A book cover next to a photo of a man from the neck up. The book cover says \"A DREAMER'S THOUGHT BOOK: INTRIGUING IDEAS ABOUT THE DREAM PROCESS RICHARD BARDILL, PHD\"
Richard Bargdill, a psychology professor, has a new book that shares 30 years’ worth of observations about the function of dreams based on the ideas contained in his dream journals. (Contributed photo)

VCU professor’s new book observes how dreams can be a powerful tool

Psychology professor Richard Bargdill has been documenting his dreams for years. Now, he’s sharing what he’s learned in ‘A Dreamer’s Thought Book: Intriguing Ideas about the Dreaming Process.’

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Years ago, Virginia Commonwealth University professor Richard Bargdill had an experience that changed his life. At the age of 17, he had a prophetic dream — a dream that became true. The experience was so powerful that he began paying much closer attention to his dreams and writing down his memories of them every day.

Now, Bargdill, Ph.D., a teaching associate professor in the Department of Psychology in the College of Humanities and Sciences, has released a new book, “A Dreamer’s Thought Book: Intriguing Ideas about the Dreaming Process,” which shares 30 years’ worth of observations about the function of dreams based on the ideas contained in his dream journals.

“Every once in a while, I would have a pithy observation about the meaning, function or purpose of dreams,” he said. “So this book contains 125 maxims about dreams and my explanation about what the observations mean.”

Some of the types of dreams Bargdill explores include repetitive, lucid, warning, commentary, visitation, karmic and prophetic dreams, with each passage containing bite-sized commentary.

Bargdill, who signed copies of his new book at Barnes & Noble @ VCU on April 18, spoke with VCU News to share what readers can expect from “A Dreamer’s Thought Book” and what insights can be gleaned from dreams.

What information can dreams tell us?

Dreams are a form of intrapersonal communication: They come from yourself to yourself. They are primarily visual, so we actually better understand them once we speak them to others or write them down.

I suggest that dreams often use metaphoric and idiomatic language. An idiom is a common saying in our language. So if a dream wants to tell us we are doing something beyond our skill set, it might show us playing golf with Tiger Woods. The idiomatic message may be, “You are out of your league” — the dream is not likely about your golf game but something else in your life where you have stepped across a boundary and now are overwhelmed.

Another big insight is that dreams often use karma to teach us about our own behavior. If we have done something mean to another person while waking, the dream will put us in the same position at night. The dream will ask us  “How do you like it?” It won’t be the identical scenario, but it will be the same psychological situation. So, if someone asks you for help and you decline because you are too busy, in your dream, you will need help and ask someone for it and they will turn you down.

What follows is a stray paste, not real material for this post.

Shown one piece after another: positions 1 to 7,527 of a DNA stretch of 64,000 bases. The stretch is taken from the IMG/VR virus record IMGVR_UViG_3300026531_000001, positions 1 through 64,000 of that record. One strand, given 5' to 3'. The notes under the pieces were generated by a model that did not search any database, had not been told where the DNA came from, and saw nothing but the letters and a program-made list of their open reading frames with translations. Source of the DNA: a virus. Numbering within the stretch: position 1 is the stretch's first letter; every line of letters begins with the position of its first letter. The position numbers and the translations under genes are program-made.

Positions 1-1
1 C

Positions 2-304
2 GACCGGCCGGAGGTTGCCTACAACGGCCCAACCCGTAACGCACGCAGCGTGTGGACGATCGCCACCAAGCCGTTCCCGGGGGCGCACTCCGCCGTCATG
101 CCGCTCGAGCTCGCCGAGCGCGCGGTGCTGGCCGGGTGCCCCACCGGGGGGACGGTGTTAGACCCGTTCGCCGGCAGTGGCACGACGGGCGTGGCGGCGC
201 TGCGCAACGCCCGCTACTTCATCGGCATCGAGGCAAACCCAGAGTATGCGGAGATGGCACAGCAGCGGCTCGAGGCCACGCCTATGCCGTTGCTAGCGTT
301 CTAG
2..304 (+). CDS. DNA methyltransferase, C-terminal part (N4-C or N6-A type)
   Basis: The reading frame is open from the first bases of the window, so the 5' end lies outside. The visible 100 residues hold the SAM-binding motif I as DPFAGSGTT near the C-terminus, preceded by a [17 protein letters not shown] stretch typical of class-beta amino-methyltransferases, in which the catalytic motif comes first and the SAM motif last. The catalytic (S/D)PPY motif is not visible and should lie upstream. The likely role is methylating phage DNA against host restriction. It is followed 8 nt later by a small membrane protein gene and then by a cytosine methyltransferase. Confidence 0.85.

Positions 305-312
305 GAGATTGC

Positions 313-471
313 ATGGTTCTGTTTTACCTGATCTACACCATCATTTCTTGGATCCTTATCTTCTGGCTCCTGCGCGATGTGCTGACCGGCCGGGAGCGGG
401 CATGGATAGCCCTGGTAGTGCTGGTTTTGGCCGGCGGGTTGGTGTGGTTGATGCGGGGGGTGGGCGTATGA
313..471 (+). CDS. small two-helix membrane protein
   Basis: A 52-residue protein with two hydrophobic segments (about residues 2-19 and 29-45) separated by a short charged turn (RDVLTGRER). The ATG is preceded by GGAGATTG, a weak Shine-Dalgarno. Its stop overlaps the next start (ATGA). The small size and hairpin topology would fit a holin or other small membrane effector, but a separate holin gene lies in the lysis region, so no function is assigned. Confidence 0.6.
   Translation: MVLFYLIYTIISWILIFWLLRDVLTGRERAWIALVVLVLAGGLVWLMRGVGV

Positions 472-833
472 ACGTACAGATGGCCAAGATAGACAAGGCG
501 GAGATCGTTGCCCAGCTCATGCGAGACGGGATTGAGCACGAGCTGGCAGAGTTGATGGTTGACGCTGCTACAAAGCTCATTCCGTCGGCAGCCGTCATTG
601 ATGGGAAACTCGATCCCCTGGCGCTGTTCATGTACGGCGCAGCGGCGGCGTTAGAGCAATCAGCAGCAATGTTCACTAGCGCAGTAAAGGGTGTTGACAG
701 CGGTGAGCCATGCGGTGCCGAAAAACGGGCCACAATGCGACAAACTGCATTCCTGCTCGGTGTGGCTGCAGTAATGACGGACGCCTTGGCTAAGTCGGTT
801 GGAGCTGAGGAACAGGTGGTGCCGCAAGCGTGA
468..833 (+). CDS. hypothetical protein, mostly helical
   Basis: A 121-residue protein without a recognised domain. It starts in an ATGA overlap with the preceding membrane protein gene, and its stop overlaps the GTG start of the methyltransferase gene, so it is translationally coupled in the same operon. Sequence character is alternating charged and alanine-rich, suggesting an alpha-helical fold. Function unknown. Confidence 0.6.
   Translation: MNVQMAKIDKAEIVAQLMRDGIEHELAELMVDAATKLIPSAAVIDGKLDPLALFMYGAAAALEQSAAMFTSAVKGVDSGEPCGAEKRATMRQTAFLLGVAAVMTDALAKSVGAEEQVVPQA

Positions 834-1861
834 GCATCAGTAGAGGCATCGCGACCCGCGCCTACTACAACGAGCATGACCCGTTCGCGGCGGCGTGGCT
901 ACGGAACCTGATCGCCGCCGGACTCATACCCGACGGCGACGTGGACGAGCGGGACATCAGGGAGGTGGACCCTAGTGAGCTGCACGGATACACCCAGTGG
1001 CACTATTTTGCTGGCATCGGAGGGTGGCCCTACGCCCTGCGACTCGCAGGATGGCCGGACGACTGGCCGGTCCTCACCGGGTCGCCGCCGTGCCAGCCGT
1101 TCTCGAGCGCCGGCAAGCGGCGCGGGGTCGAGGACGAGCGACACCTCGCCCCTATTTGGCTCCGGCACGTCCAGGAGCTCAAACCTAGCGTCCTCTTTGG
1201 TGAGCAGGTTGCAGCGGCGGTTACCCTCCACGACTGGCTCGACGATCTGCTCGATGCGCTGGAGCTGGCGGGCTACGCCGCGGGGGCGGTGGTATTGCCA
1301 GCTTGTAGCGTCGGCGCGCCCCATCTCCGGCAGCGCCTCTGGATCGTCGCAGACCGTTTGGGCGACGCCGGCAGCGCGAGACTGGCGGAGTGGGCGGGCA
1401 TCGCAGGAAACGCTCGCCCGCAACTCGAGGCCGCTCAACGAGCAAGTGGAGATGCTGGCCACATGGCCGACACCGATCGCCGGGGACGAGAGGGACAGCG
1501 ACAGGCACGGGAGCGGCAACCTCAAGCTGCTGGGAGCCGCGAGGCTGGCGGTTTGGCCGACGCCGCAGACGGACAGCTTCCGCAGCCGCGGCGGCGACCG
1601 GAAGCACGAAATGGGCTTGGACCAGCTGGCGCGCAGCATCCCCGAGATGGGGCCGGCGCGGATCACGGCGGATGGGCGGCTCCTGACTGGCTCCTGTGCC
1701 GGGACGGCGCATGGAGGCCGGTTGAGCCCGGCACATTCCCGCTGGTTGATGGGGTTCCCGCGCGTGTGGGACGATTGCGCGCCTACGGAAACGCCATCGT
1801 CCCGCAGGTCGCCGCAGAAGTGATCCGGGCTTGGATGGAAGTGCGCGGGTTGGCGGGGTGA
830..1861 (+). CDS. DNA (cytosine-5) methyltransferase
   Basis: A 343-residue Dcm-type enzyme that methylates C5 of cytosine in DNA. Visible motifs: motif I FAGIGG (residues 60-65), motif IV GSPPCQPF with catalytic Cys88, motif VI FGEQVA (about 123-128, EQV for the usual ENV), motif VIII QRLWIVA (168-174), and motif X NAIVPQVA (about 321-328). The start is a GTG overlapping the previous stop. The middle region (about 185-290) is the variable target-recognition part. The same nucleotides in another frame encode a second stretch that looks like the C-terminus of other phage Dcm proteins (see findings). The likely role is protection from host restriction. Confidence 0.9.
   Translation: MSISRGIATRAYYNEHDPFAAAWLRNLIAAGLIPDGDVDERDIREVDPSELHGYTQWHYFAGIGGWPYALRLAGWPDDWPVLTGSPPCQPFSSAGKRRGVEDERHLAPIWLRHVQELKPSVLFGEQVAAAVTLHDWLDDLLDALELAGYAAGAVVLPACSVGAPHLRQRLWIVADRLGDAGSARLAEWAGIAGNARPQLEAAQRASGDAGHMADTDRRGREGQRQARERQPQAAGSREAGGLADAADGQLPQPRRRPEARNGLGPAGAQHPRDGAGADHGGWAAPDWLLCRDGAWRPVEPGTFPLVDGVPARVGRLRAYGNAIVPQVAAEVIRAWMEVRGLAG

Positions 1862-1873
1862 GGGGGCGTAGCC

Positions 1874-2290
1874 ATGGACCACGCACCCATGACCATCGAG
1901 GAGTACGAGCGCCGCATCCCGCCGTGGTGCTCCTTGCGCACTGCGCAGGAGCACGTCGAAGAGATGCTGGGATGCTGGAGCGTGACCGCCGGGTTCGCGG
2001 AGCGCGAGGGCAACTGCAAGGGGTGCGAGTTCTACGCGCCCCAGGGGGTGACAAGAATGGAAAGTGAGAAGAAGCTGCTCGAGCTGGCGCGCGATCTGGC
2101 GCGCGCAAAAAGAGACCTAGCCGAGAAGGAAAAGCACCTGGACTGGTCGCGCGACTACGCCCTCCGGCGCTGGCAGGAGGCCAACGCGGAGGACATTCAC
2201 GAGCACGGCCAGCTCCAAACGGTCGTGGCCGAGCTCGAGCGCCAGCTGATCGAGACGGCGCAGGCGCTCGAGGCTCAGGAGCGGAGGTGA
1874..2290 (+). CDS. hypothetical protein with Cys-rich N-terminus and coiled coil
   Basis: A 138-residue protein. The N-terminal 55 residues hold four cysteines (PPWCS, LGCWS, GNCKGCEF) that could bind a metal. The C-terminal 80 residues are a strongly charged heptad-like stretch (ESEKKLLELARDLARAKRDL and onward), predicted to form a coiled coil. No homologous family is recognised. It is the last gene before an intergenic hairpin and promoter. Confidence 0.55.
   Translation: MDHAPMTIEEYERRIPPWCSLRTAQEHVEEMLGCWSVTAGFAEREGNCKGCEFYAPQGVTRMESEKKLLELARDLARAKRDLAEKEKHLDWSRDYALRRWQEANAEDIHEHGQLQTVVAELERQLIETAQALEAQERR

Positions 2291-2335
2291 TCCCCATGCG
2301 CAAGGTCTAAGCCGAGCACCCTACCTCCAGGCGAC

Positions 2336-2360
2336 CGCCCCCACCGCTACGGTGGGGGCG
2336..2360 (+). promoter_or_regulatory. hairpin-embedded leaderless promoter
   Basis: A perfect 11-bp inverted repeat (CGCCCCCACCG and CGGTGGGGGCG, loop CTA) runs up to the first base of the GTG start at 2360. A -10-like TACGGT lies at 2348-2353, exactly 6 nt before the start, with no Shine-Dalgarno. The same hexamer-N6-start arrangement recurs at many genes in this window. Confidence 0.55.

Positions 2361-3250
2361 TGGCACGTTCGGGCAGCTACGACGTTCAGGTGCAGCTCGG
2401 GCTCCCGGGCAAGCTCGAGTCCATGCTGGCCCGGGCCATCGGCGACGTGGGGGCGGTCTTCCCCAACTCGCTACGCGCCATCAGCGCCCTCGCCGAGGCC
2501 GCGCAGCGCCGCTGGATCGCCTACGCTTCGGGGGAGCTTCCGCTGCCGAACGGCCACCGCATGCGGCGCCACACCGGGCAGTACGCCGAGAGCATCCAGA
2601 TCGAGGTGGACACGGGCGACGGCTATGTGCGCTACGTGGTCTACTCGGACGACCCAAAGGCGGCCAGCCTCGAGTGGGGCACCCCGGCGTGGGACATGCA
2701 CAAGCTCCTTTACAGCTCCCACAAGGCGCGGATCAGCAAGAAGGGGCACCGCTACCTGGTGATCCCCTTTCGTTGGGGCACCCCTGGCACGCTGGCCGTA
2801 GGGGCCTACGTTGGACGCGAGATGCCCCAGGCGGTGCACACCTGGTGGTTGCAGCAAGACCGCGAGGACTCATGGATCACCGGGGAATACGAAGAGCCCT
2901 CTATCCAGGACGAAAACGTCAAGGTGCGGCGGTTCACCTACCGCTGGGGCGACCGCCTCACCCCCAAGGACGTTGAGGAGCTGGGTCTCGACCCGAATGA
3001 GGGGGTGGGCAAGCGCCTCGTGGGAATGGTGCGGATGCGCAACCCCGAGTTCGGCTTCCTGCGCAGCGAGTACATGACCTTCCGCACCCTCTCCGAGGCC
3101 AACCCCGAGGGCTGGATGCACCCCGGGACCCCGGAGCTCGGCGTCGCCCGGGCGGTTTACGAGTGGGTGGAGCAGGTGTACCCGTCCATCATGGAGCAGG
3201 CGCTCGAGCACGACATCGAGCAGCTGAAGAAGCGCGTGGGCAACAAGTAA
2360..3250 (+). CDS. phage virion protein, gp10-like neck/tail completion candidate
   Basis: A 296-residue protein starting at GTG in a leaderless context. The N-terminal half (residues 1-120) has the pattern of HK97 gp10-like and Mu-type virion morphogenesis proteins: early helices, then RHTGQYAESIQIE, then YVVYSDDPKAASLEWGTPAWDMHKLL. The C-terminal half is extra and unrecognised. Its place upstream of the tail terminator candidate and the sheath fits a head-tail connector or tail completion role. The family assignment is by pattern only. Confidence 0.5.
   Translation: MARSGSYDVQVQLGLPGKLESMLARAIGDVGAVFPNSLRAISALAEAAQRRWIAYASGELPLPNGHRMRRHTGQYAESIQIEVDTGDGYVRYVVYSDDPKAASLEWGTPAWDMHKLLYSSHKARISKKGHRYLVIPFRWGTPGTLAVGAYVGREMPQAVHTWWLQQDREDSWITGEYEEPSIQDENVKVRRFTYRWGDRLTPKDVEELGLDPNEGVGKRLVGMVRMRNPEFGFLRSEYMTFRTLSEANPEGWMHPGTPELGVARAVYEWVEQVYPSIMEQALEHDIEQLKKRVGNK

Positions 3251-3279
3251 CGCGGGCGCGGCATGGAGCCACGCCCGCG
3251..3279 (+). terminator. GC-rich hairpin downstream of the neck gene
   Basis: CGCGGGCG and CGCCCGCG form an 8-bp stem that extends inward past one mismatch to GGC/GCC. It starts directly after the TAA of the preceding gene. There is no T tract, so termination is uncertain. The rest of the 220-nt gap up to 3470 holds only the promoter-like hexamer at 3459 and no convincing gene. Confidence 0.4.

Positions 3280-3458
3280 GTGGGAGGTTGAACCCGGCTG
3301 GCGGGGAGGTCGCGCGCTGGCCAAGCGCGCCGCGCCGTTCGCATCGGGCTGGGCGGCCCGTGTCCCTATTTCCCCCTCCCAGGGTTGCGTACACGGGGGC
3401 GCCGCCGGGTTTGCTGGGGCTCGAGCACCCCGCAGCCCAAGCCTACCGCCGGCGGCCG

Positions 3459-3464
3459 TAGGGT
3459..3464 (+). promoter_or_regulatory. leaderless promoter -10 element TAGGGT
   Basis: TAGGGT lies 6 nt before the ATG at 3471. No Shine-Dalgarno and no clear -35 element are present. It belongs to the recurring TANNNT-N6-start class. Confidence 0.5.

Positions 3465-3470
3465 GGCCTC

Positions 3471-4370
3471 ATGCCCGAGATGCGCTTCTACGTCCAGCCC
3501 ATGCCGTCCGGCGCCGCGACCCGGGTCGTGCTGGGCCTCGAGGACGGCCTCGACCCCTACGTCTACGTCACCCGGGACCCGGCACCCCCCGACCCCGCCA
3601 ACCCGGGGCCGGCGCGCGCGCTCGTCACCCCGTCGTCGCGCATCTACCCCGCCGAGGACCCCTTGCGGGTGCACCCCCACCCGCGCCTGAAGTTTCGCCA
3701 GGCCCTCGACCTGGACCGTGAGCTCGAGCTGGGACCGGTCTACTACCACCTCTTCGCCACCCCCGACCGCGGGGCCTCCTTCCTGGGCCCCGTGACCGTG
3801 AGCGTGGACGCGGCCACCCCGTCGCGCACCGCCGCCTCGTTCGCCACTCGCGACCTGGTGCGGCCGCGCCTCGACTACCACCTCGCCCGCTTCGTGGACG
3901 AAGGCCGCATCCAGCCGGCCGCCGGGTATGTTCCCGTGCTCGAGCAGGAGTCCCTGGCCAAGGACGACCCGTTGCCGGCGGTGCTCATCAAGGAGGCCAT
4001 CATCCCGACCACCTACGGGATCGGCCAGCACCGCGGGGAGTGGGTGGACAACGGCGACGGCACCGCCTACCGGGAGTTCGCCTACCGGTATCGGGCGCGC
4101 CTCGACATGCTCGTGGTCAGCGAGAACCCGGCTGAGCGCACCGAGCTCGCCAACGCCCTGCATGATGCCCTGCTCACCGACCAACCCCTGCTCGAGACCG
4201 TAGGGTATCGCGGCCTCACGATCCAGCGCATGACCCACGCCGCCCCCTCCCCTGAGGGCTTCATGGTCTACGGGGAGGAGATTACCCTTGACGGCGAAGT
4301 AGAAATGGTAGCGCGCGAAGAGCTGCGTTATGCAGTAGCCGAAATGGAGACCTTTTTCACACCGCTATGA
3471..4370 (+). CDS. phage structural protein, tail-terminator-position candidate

What was the research and writing process like for “A Dream’s Thought Book”?

My collection of observations stems all the way back to my early 20s. I tried to sort them into five categories and then I elaborated on each of the maxims. The first section concerns humorous thoughts about dreams and includes some funny statements about dreams that turn out to have a basis in reality.

Some passages include being able to understand the French language in a dream, yet not being able to speak it in waking life; how dreams often use memories from the day’s events, and how to decipher what the dream is saying about your daily life; how to remember your dreams; and more.

The observation section suggests that dreams can be warnings, commentaries, reproaches, trainings, deep reveals and what I call “soul school.” Most dreams are putting us in hypothetical situations and then seeing how we respond. Any time you are embarrassed about your behavior in a dream, you are being “trained” not to respond that way in waking life.

The fourth section is on the meaning of dreams where I show the reader how to listen to their description of the dream to find the dream’s meaning (the “ah-ha” moment). The fifth section is on dream theory and here, I talk about how dreams are trying to communicate to you so you can change yourself for the better.